Fast forward three or four years and I had been completely and entirely convinced that these guys were gone. I couldn't tell you how many guys I'd kissed. I'd have to ask you the definition of kissed if you asked that question. Did it mean making out, or did it include the intoxicated kisses around the room too? I remember sitting on the edge of my bed at one point and piecing this thought together: "I know what I'm worth. The man that deserves me does not exist. So, I'll just take what I want from him, and I won't feel guilty. I can't get what I need so I'll just take what I want. What feels good. For ME."

Friday, February 11, 2011

Hearts That Bleed, & Blind Faith : Today I Drowned In Love.

Today, I drowned in love. Five years ago, I drowned for lack of it.

Five years ago, in my desperation for Love, I anchored my mind with the determined decision that I would never, ever leave God, and never, ever forsake him. Because He promised me that. And if He was going to promise me that, dammit, I would promise it back. I didn't love Him, not yet. But I was going to learn if it killed me.

How I came to this solution, out of all things, I have asked myself over and over. How I fell at God's feet instead of at the devil's? Well. Over the last five years I've found the answer:

We love because He first loved us. (1 John 4:19)

I knew, five years ago, that I didn't understand his love. That I didn't feel his love. That I didn't see it, I didn't understand it, I didn't trust it.

But in the moment my heart snapped in the dark, when something prompted me to crawl out of bed and kneel, with my face in my pillow, hands gripping my sheets, sobbing and lungs struggling for breath, at 17 years old, I also knew that he would be Everything to me.

I knew that this God that I didn't know would be my Everything. And I wanted to know Him.

When love steals our hearts, this is how it feels. This is what we know but cannot explain. We just know.

Wednesday, February 9, 2011

Ice: A Short Story.

Closer, just one step closer. Must. See. It. Children are the ones who don't know when to stop, I'll be fine. I won't fall. Lungs like a vacuum, breath stops. Ice burns into every inch of me. My mind just as frozen as the water that I'm now submerged in, and I grab at the camera body that is driving itself into the dip below my hip bone, wanting to save what I know is already ruined. I rise, the splash as surreal and silent to everyone else as it was to myself. Does cold water freeze vocal chords instantaneously? Inexplicably calm. In less than two seconds I've accepted defeat. I deserve this. Maybe it is a spirit of acceptance that silences us, not the cold. Fascinated with my inability to speak out and scream for help, the silent voice in my mind asked a thousand questions a second. Sometimes, I wonder if that's just what emotion is. Questions, statements, exclamations; all at once, too fast to understand and just fast enough to feel. I watch those I was with move in slow motion on the snow covered ice, realizing I've dragged their filming equipment down with me. How many thouands of dollars did I just destroy? I laugh at them, to myself, that they would have entrusted me with their most valuable possessions; things I can barely even make use of. Fools. My mind begins to darken and I know that I will sink because I’ll freeze, and that I’ll freeze because I refuse to scream; not because I can't swim.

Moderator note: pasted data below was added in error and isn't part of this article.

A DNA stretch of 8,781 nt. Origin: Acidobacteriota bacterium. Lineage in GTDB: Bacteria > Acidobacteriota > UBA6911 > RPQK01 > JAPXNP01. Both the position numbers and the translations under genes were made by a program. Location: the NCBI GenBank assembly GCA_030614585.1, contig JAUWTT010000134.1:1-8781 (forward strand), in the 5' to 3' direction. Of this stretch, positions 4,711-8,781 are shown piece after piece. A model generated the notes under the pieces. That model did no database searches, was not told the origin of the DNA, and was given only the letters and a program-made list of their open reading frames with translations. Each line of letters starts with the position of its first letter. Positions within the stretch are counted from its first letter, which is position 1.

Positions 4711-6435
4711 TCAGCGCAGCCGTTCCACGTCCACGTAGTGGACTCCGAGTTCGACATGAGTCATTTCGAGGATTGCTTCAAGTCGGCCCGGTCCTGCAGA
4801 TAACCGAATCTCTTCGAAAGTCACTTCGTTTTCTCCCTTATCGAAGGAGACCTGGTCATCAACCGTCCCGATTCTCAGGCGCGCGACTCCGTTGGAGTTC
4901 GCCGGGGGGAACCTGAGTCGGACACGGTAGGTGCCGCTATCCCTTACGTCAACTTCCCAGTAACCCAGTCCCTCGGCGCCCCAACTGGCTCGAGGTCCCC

40 minutes passes before they've found a woman who can find me at the bottom of the lake and save me. Ten times longer than one can survive without breathing. I am dead. They know this. I know this. Utterly lifeless, and unsure of my consciousness stemming from a heart still beating or from a perspective outside of myself. Something snaps and for a brief second I see a connection between soul and whatever this is that I am experiencing. She touches me, and the water is completely clear. I see everything. The world. Everything. I follow her underwater, with every intent of surfacing through the same skylight in the ice that she does. I watch it seal itself in a way that physics don't allow as soon as she slips through, and my entire body knows that no, her way out is not mine. I flip, easily, now breathing in the water like it is my oxygen. Second nature. Like a seal trapped beneath the ice, metal doors appear in every direction and begin sliding shut, from ice to floor, boxing me in. I race to escape. I could call for this woman again, I know this. But I find myself accepting defeat again. So easily. Condemnation and self-hatred is absent; this is merely a passive agreement of apathy. The last door slams shut against the base of the lake, echoing to my core. Panic and peace woven together in a way we don't experience above water. She appears yet again, to save me. Who is this woman? She slides a ring I cannot see on my finger, and slips invisible jewelry on my neck. I breathe. Again. Peace. Again. She lifts a door effortlessly and pulls me to the top. She does not speak to me in my native tongue, she speaks to me in Grace. And somehow, I understand this language. She offers to go back under, suffering pain upon pain to retrieve my camera. Even though we both know the water has made it useless. She understands my grief. Placing a worthless camera back into my hand moments later, Grace takes another form: action. And gives me not what I need but what I want. And stays by my side.